S.B. Writers Further Their Craft

Mary Rose Betten and Ernie Witham

Being a productive writer is quite a feat. Combining publishing with another art form is something else all together. Two Santa Barbara writers have recently put out books that showcase not only their acumen with the written word but their mastery of other, more amorphous arts. With Finding Your Best Angle, writer and actress Mary Rose Betten uses poetry to shine a light on her life in theater, while Ernie Witham juggles comedy and prose in his humor writing.

Subtitled (give this to an actor), Betten’s collection draws on memories from her long career. All actors, aspiring or established, will recognize these themes. “The difference between seeking the part and being rejected for the part is so formidable, only a poem can dignify it,” Betten wrote in an email. Her poems are meditations on the often intense emotional experiences of the actor’s life. “Feelings in acting are projected,” she explained. “In poems, they are experienced.”

Yet Betten does not restrain her poetic voice to her profession. The book’s pieces touch on other elements of her personal history, revealing a career integrated with her life. “Had I not been a teenager forced to relinquish my child at birth,” she recounted, “I would never have become an actress.” The twin pursuits of acting and poetry provided the channels she needed for self-expression and self-determination. “I had no education, no skills,” she wrote. “Family, faith, and society said I had no choice. A poem is a choice.”

As focused as these poems are on the pleasures and sorrows of acting, what might a non-actor find here? “A deeper appreciation for their true self,” Betten wrote. She noted the actor’s condition of being employed to effect certain emotions while concealing their own. “The real self is not seen, only known interiorly,” she explained. “Non-actors can read these poems and consider their own emotions. When we don’t trust emotions, we choose anger. Ultimately, it is better to be true to one’s self than to survive as an actor.”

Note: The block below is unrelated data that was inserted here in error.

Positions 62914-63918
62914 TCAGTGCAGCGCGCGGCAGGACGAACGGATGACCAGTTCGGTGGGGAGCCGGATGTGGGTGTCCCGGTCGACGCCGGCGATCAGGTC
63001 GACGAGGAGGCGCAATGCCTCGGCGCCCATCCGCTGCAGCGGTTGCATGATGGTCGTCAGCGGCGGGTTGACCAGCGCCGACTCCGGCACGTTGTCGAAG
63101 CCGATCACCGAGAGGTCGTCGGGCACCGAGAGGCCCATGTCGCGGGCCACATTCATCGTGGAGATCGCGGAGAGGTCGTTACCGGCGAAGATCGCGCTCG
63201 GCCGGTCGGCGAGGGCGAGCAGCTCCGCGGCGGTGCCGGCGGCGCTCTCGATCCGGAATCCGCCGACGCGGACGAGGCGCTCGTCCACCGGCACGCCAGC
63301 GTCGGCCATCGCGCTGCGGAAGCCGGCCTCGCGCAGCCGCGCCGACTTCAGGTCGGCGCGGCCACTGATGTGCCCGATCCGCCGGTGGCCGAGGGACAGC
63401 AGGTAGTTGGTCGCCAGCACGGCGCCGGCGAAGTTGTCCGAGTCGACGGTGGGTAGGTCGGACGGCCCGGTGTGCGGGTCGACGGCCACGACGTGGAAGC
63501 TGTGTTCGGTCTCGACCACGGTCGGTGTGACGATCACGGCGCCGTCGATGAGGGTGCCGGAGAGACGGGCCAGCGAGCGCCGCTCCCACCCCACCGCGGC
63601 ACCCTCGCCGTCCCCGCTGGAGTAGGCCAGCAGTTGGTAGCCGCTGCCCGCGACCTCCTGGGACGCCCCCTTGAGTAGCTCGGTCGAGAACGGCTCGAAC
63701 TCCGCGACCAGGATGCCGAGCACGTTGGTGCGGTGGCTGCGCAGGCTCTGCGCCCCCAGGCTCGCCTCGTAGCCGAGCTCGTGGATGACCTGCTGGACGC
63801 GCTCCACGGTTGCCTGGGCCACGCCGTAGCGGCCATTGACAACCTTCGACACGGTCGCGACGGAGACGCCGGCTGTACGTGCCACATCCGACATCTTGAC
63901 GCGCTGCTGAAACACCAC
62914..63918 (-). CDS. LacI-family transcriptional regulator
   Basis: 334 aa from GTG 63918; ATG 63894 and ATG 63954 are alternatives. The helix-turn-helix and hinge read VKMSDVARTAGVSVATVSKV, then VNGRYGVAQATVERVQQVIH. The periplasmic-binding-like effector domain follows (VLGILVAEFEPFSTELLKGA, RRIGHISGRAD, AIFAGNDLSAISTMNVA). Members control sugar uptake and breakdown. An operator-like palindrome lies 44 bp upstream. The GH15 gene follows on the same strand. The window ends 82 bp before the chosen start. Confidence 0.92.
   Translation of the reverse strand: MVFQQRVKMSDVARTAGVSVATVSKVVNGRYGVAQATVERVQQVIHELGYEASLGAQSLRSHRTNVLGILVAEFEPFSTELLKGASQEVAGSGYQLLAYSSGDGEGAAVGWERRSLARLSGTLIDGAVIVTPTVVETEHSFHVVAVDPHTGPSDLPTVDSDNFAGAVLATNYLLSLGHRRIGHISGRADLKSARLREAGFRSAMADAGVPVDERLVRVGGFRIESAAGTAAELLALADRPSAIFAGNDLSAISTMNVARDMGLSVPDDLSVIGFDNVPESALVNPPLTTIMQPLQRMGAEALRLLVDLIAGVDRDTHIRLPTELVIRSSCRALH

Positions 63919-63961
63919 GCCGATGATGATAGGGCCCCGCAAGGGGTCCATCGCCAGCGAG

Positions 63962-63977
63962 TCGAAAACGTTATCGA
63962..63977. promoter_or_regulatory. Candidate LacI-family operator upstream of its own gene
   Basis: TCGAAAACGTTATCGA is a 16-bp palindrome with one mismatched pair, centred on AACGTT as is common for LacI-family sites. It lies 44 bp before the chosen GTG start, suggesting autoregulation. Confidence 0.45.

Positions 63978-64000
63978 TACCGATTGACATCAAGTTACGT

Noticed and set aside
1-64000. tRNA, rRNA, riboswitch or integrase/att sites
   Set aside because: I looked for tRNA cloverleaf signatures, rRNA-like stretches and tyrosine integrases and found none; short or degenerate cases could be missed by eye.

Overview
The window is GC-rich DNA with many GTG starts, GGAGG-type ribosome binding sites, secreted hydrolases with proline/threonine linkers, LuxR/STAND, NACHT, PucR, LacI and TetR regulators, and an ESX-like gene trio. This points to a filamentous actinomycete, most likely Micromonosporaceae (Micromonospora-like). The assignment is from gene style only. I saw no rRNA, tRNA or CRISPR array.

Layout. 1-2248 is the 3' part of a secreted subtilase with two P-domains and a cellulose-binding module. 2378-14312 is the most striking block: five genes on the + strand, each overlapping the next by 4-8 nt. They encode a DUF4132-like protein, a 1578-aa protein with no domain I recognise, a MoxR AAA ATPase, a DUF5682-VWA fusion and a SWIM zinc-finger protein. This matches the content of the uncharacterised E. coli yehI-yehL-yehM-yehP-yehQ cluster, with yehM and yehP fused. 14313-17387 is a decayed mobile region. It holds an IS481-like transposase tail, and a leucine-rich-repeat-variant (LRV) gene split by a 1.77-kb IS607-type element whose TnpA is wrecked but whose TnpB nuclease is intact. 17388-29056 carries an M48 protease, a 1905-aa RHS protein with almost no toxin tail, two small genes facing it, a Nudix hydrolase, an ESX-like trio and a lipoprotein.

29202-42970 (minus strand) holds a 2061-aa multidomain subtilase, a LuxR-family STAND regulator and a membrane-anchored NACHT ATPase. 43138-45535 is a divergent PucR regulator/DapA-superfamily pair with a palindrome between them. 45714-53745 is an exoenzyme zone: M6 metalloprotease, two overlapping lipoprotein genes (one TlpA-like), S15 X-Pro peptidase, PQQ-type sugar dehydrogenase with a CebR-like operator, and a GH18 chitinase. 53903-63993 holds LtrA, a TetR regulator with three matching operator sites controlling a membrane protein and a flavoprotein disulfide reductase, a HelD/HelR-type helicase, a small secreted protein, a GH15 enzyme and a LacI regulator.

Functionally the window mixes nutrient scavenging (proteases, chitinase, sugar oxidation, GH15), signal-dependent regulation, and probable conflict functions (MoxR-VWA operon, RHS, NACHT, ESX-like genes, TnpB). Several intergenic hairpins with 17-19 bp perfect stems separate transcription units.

Meanwhile, Montecito Journal columnist Ernie Witham writes to achieve what many consider to be the highest of all arts: generating laughs. His new A Year in the Life of a “Working” Writer lets readers live for a year in “Ernie’s World,” both the title of his long-running humor column and his own state of mind, where everything is a potential source of jokes. His “location humor” finds laughs in the people, places, and things around us. “There are more than 40 different locations in my book, many that Santa Barbara readers will recognize,” he wrote in an email. “The setting does not have to be exotic. I believe there is humor everywhere.”

As his fans know, Witham’s brand of comedy has a strong experiential bent. “Whether I am foraging for inspiration in the kitchen pantry, having water fights in the pool with the grandkids, or making friends with ‘Mr. Avocado’ at the Carpinteria Avocado Festival, the key element is visualization.” He wrote. “I want [readers] to feel like it’s happening as they read it. When I go wine tasting, I want them to get a bit tipsy. When I go to Costco, I want them to reach for a shopping cart.”

What began as a standard column collection became a book of travel stories which then morphed into a manual on humor writing. As a veteran leader of Santa Barbara Writers Conference humor workshops, Witham is better-placed than most to address the much-argued-about issue of whether and how comedic skills can be taught. “Writing is a craft,” he wrote. “Humor writing is no exception. Most people have great, funny, personal stories they want to tell. I enjoy helping them get those funny stories out of their head and onto the page.”


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